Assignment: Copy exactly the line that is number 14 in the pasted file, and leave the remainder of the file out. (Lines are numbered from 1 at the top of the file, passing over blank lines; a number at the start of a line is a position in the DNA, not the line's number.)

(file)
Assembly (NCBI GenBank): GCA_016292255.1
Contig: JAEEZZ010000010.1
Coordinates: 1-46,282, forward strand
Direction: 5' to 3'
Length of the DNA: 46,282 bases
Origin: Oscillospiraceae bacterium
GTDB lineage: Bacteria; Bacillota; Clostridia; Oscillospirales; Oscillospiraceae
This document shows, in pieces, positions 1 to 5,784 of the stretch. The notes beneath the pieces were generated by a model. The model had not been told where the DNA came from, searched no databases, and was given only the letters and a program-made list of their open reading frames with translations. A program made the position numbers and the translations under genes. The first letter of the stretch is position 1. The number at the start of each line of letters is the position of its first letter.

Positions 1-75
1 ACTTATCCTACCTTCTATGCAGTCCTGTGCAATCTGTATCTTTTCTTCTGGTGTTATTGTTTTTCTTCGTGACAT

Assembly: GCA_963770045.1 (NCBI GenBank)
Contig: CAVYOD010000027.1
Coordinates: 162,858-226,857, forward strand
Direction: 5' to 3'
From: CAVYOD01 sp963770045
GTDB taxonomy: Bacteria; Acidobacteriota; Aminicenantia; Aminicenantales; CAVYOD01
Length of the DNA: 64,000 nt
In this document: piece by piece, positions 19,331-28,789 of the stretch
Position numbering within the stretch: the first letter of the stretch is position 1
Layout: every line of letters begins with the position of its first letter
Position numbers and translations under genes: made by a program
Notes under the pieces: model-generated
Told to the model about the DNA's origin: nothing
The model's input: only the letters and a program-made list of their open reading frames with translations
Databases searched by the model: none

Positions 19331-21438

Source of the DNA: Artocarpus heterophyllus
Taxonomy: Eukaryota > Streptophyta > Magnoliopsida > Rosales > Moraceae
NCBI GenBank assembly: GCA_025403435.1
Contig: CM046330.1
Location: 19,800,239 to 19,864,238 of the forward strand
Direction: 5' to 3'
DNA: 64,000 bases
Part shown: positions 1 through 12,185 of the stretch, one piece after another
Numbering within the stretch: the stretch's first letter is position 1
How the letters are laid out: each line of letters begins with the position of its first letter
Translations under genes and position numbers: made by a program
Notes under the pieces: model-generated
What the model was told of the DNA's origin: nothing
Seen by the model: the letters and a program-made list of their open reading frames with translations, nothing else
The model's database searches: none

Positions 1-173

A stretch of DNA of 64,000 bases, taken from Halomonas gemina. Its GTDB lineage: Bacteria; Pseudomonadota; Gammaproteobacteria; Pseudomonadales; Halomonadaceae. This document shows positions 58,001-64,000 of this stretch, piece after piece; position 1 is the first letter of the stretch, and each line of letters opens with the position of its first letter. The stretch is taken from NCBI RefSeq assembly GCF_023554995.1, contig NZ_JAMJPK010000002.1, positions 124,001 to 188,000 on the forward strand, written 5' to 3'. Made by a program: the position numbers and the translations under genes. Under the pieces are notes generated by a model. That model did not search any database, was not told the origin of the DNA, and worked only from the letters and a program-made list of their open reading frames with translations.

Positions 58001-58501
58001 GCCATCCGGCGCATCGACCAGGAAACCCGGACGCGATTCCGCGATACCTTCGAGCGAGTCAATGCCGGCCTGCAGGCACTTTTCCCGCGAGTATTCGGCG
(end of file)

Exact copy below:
Direction: 5' to 3'